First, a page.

Reply
  2. AnneMcLeish

    The fairly recent addition of motorbike Deliveroos to Osborne Road can’t be helping…why aren’t they all on pushbikes? Apart from the pollution, yet more noise is adding to the hell of Osborne Road.

    Reply
  3. Ed Smith

    Quote:

    “In common with Gosforth, the average readings for the two months prior to Black Friday are much lower although in this case, at 46.6 μg/m3, still above the annual legal limit of 40 μg/m3. This suggests the recent (possibly temporary) increase in pollution at these sites is unrelated to any specific changes to road layouts and most likely has some other underlying cause.”

    Proposed contributing factor – ambient air temperature. Diesel engines put out more Nitrogen Oxides (NOX) when it is cold, and the weather itself may aid in concentration.

    Sources:

    https://www.sciencedaily.com/releases/2011/02/110222083153.htm

    “Diesels more polluting below 18C, research suggests”
    http://www.bbc.co.uk/news/business-36589106

    Reply
    1. SPACE for Gosforth Post author

      Thanks Ed. Yes cold weather can make pollution worse, especially for short journeys where cars don’t have time to warm up. I doubt it will explain the difference though given there was only about 2C difference between the two periods and the Met Office are reporting that December in the NE was 2.2C warmer than the long term average. Possibly this means the pollution recorded is less than we should expect for an average year?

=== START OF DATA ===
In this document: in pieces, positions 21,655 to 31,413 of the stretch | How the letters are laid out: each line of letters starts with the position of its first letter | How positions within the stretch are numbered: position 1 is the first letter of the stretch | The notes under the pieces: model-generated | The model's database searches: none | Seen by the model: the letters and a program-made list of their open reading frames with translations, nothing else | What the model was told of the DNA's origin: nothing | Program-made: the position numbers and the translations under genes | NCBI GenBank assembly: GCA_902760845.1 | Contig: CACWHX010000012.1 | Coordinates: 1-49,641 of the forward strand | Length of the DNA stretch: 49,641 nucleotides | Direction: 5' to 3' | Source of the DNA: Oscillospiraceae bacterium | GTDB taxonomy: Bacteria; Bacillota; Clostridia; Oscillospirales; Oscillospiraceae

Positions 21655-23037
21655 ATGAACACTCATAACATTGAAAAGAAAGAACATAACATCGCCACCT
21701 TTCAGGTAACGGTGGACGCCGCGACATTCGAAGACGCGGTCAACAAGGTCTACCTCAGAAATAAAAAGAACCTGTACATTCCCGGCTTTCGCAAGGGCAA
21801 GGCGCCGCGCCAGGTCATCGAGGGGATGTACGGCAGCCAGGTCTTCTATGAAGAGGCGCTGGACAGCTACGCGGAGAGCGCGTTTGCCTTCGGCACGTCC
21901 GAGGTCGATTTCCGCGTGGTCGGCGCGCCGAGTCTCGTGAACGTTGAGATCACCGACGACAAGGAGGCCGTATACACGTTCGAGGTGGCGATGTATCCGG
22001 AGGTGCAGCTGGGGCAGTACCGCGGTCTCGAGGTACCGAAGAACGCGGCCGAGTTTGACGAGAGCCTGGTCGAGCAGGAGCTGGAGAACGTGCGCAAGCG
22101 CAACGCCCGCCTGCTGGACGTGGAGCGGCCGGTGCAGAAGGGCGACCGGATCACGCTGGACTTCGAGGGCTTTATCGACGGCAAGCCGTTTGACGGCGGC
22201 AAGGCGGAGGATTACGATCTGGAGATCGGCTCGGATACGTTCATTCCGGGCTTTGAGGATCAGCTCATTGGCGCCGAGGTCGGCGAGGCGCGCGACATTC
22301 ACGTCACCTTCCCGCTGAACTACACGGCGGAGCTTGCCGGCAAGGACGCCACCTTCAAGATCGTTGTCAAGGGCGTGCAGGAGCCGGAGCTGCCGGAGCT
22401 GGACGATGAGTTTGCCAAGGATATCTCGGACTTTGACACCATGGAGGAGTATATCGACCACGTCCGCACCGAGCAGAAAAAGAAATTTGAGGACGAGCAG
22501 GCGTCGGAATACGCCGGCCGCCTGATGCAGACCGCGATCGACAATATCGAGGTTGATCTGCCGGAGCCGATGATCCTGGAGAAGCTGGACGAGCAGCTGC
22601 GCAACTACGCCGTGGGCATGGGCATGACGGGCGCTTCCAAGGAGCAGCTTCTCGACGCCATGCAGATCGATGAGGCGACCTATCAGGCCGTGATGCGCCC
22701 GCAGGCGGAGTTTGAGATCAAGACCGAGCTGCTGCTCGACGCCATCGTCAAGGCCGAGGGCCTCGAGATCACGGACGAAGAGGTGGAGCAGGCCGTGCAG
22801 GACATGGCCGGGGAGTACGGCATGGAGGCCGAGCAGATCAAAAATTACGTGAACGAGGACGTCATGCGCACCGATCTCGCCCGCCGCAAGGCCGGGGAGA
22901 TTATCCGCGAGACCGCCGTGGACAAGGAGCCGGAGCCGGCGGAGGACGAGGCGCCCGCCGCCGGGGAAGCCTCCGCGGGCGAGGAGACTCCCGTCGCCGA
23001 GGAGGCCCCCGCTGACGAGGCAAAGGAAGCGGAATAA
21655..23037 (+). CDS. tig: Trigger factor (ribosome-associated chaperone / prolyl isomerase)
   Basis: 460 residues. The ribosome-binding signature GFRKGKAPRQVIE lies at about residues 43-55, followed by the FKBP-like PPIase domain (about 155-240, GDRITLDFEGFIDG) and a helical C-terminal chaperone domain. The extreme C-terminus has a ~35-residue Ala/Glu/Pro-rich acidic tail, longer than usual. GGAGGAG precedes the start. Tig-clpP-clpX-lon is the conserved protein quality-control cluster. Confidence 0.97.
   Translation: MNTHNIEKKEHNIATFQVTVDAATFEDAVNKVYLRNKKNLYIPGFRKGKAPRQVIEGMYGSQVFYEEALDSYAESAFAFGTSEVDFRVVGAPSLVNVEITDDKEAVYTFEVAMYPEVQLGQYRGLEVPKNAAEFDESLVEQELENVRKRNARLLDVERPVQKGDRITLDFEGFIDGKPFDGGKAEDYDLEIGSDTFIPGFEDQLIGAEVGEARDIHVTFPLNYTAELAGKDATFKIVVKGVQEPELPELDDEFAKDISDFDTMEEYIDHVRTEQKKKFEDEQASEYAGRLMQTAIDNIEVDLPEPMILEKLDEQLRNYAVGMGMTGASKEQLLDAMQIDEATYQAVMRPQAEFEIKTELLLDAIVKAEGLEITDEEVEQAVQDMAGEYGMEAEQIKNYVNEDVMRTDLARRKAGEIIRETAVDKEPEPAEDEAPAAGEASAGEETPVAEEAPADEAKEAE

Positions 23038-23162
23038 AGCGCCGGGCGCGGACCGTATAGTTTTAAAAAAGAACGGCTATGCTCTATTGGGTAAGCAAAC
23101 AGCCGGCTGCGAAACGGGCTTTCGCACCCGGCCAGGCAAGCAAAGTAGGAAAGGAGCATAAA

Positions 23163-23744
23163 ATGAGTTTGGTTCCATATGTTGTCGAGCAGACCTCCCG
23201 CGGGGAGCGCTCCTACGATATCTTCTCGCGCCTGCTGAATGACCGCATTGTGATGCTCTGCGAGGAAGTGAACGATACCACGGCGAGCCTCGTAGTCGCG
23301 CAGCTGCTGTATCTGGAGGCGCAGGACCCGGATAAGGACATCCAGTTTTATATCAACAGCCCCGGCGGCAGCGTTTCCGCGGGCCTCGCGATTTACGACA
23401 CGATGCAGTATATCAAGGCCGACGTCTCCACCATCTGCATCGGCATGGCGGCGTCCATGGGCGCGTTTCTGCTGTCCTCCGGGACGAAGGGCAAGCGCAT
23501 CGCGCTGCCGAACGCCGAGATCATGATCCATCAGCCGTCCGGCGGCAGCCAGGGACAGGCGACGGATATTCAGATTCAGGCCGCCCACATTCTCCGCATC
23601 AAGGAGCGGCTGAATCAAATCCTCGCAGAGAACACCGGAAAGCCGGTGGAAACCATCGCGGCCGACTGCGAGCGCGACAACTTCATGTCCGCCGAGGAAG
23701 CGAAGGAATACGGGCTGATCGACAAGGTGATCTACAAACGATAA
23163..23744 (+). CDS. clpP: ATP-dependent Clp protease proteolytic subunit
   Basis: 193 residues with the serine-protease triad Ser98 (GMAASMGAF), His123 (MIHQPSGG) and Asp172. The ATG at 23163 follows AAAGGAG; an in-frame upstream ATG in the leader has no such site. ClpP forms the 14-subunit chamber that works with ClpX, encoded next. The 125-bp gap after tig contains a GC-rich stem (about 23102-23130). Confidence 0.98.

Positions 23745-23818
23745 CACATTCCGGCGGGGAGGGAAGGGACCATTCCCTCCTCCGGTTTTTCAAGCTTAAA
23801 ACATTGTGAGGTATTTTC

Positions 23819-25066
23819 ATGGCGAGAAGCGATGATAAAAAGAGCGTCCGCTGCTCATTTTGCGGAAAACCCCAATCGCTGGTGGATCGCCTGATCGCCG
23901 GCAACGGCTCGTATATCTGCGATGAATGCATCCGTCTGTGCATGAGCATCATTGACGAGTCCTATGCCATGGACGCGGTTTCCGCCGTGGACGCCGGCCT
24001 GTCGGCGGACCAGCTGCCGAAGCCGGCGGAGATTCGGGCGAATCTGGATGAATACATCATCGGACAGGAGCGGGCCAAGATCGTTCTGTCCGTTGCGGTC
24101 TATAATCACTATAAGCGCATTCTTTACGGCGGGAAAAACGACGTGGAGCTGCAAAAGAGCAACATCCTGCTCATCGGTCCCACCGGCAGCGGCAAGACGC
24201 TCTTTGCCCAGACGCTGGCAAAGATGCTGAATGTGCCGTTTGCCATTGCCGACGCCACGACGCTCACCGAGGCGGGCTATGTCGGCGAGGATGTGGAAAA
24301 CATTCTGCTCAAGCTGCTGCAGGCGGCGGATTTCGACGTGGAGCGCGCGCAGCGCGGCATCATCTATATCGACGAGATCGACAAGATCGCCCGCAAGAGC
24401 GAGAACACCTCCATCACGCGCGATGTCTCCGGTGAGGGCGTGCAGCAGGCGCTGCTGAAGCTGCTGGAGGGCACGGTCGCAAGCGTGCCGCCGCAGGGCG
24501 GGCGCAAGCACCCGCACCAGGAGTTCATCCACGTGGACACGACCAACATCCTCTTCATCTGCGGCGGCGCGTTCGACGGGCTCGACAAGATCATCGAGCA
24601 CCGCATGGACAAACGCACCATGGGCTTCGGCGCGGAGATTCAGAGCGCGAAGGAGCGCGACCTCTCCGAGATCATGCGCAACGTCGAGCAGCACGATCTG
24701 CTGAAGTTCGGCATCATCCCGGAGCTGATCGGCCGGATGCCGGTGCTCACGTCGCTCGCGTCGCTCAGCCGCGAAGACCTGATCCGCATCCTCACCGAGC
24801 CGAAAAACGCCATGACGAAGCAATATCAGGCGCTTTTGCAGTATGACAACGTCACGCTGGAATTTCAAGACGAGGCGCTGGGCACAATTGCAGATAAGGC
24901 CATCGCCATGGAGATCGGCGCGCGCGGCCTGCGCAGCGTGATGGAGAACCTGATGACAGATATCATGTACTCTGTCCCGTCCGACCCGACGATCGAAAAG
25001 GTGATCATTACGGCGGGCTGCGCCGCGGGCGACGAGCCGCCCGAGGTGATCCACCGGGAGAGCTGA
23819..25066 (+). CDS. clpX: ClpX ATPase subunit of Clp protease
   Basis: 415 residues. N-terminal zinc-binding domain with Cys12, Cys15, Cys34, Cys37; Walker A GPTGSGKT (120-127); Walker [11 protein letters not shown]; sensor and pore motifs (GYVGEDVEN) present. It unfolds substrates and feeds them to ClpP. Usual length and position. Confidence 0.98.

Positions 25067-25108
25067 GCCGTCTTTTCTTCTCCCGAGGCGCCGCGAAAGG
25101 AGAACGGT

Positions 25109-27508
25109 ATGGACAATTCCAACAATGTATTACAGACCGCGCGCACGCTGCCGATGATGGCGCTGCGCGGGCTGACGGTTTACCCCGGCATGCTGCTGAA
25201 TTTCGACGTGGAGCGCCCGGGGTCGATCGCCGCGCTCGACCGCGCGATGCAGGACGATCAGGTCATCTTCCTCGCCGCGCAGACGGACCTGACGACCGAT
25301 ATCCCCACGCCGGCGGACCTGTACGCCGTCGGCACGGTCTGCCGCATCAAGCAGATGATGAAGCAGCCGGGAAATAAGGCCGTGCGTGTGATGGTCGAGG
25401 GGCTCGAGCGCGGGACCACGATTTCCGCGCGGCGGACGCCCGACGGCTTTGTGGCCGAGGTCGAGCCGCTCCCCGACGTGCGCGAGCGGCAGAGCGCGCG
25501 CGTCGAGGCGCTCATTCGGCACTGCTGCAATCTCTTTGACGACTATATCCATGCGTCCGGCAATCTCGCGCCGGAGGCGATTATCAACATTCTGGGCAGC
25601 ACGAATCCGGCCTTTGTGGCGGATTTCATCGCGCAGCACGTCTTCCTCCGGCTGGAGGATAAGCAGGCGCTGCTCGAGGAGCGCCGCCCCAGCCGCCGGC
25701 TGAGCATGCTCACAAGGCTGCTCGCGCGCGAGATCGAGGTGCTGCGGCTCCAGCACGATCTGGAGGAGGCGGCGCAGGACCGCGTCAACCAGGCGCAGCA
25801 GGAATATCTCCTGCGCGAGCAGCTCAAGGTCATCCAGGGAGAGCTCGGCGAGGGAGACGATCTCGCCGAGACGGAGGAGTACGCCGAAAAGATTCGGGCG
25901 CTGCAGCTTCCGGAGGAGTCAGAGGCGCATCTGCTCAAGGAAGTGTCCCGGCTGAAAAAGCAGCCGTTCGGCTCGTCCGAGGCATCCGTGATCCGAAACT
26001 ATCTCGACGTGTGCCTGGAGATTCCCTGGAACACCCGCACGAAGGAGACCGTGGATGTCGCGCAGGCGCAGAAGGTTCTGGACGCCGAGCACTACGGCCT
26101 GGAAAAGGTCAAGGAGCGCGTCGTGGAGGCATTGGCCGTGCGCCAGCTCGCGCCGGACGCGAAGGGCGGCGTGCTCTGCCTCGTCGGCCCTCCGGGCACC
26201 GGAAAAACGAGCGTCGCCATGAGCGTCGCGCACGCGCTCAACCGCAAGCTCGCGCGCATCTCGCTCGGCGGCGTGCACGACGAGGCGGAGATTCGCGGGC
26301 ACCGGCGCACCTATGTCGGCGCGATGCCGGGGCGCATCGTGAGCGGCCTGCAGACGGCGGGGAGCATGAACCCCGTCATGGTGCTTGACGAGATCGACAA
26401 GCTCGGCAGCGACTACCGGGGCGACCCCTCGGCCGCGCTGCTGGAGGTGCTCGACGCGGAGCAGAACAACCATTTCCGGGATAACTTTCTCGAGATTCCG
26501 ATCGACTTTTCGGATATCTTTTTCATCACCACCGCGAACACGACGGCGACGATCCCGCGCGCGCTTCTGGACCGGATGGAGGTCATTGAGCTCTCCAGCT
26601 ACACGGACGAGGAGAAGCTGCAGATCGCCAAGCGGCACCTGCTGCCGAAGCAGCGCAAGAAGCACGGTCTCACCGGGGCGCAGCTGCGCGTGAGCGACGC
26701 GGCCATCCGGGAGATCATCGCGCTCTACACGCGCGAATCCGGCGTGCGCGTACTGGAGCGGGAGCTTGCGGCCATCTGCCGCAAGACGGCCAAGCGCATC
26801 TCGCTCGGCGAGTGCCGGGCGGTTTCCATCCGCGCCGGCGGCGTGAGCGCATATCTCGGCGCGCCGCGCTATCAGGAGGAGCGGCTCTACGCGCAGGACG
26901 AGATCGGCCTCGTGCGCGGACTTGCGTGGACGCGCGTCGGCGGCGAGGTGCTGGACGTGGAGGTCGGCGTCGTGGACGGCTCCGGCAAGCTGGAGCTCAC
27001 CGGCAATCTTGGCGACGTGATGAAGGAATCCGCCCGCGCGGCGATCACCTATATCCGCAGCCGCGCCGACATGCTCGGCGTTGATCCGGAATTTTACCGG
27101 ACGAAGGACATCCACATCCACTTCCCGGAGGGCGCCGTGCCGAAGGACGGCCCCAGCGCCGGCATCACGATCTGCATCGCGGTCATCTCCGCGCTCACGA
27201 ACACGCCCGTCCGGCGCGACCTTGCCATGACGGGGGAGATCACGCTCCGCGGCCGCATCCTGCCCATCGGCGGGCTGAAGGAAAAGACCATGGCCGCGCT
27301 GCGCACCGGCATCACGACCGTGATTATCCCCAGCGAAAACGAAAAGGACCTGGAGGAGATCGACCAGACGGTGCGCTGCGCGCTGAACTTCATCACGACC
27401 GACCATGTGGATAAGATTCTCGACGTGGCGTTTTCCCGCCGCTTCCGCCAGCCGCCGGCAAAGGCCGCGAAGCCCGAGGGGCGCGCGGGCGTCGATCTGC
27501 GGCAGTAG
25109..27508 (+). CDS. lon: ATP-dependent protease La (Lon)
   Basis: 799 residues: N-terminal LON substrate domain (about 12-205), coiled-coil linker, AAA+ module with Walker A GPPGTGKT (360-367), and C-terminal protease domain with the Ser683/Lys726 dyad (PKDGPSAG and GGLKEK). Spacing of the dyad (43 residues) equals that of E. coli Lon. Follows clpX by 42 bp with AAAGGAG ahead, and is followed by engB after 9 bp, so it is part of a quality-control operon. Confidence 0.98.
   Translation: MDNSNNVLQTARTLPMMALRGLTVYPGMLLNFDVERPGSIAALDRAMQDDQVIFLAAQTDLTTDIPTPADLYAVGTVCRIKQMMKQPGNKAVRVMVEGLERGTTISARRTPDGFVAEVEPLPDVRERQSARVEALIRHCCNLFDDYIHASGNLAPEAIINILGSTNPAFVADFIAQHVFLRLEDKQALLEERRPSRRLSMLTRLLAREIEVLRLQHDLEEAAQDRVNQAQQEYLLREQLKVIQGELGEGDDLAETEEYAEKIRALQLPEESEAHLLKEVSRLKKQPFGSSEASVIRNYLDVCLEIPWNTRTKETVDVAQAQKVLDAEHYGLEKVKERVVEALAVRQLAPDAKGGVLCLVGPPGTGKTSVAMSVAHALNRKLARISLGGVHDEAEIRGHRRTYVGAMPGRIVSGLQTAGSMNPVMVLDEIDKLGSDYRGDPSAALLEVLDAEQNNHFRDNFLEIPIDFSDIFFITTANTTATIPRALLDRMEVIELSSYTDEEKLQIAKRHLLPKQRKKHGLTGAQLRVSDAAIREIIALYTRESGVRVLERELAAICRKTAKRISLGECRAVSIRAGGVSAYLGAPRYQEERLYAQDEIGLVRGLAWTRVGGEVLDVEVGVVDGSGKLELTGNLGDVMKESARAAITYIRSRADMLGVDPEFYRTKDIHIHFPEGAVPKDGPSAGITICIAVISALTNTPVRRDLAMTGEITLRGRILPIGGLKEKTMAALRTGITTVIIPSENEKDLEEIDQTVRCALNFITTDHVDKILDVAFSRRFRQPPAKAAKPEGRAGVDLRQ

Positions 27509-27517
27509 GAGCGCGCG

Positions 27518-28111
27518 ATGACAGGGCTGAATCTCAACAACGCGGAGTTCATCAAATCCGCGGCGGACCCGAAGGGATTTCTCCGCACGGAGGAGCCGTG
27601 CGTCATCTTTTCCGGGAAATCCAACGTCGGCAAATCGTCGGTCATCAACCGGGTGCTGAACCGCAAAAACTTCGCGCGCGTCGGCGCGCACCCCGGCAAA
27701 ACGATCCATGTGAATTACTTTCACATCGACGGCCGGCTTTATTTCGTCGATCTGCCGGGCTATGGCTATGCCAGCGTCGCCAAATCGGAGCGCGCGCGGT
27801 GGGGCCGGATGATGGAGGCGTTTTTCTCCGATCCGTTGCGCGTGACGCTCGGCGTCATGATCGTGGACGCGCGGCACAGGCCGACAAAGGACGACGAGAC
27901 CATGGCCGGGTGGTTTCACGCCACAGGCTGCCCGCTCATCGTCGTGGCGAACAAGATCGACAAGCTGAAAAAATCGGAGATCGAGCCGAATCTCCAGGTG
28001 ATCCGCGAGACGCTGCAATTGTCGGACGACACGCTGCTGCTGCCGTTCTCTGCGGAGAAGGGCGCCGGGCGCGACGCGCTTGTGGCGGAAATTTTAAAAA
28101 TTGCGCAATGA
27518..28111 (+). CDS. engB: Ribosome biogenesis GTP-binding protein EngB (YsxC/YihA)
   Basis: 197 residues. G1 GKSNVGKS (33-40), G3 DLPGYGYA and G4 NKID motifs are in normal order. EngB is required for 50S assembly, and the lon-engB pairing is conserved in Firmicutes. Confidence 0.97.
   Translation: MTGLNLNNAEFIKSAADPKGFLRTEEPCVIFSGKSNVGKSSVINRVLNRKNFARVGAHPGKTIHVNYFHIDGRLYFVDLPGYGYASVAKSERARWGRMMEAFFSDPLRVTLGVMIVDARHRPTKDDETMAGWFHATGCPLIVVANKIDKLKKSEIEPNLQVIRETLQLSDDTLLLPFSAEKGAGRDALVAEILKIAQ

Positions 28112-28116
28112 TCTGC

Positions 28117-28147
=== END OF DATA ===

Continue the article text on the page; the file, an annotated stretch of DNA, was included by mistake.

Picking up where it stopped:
Met Office: http://www.metoffice.gov.uk/news/releases/2016/2016-a-year-in-weather-statistics

      Thanks for the Science Daily link too. Some of the related articles looked quite interesting:

      Air Pollution Affects Young People’s Psychiatric Health
      https://www.sciencedaily.com/releases/2016/06/160608100542.htm

      Variable Congestion Charges May Yield More Stable Air Quality and Improved Health https://www.sciencedaily.com/releases/2012/12/121214091022.htm

      Reply
  4. Kim

    There is no reasonable excuse that public transportation (buses) is not via electric energy. Someone has to make a start, and the city council could start with buses. Of course, if our excuse is always “This is cheaper” then we end up like in India’s capitol, where all children suffer from asthma and everyone will dye from cardiovascular disease at an early age. Even China has realised that this is a problem and they will enforce electric cars sooner than any other country over the next coming years.

    On a separate note – most cars I see have one person in the car, rarely 2 or more….

    Reply

Leave a Reply

Your e-mail address will not be published. Required fields are marked *